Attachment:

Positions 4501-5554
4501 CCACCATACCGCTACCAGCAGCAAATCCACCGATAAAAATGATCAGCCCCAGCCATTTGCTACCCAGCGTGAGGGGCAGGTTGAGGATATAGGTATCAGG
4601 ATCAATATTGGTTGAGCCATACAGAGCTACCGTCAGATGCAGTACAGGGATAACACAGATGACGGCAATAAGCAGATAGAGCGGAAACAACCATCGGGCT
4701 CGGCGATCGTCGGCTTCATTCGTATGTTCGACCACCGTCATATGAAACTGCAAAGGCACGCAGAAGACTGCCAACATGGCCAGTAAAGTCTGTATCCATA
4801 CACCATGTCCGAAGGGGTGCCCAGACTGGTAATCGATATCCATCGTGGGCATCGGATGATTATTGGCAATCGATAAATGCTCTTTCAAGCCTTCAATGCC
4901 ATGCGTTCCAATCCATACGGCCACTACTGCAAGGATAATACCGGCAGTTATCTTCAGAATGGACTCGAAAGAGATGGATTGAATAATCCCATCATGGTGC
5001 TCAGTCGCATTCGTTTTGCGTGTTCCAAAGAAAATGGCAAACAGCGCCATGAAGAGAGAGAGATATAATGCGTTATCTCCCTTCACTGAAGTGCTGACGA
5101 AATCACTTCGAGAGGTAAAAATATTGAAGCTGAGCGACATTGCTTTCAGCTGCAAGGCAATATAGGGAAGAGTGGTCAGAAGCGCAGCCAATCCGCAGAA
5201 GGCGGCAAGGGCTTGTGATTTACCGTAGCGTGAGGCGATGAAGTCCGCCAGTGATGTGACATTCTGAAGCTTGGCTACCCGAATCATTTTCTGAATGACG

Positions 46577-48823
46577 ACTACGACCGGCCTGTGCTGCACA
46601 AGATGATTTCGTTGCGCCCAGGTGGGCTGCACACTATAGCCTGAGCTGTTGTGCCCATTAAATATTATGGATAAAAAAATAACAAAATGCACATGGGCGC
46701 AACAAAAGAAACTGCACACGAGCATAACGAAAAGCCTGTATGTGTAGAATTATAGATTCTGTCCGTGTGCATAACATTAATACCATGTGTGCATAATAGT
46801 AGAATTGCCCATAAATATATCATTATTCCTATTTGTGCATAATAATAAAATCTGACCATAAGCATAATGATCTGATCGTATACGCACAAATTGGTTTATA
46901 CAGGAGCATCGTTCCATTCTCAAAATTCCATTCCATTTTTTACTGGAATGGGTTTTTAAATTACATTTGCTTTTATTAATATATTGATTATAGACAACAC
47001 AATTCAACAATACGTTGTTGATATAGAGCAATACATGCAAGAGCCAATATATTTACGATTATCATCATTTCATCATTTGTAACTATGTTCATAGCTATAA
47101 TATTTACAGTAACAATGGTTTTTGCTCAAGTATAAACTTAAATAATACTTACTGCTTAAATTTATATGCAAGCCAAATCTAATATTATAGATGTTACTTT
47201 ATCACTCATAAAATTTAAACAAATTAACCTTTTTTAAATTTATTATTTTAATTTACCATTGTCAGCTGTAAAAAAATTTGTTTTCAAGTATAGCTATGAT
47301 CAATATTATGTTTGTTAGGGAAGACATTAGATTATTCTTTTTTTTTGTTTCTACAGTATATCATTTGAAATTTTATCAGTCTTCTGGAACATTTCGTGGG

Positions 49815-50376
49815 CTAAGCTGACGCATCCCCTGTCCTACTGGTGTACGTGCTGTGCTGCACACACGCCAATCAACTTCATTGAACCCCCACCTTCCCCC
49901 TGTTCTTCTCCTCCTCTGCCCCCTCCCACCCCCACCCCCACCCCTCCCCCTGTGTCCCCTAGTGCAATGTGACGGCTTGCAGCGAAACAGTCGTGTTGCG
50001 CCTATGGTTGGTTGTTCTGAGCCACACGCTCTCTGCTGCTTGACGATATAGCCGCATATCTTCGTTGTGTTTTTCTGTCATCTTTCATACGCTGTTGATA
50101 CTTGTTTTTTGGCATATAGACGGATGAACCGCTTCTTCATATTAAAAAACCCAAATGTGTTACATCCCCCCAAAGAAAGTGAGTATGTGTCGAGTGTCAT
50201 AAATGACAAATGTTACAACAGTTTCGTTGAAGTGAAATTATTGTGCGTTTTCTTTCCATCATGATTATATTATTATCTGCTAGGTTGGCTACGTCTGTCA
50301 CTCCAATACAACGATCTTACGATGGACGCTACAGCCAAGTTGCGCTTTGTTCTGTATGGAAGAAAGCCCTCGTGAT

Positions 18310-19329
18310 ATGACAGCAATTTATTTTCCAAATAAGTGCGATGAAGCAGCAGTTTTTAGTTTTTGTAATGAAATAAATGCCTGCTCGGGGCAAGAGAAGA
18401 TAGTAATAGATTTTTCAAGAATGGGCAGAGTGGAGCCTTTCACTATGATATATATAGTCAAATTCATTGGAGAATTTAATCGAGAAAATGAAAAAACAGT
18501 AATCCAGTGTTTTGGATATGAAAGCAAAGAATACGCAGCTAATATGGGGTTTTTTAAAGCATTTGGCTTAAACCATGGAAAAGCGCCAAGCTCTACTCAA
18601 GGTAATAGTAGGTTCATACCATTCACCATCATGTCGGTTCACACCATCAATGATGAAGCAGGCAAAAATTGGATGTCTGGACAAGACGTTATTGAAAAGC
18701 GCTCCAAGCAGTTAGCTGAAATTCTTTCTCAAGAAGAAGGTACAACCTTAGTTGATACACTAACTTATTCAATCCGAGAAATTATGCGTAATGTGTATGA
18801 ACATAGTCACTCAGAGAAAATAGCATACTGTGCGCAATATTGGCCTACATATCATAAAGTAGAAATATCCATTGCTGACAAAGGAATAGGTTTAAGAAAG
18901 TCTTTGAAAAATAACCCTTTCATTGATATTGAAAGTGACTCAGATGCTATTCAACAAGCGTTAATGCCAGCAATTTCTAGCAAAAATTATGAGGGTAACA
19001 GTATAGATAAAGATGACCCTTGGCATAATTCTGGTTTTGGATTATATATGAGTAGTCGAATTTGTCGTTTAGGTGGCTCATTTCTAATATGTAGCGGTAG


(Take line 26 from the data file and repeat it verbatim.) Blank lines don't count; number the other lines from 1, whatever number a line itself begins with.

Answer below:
50301 CTCCAATACAACGATCTTACGATGGACGCTACAGCCAAGTTGCGCTTTGTTCTGTATGGAAGAAAGCCCTCGTGAT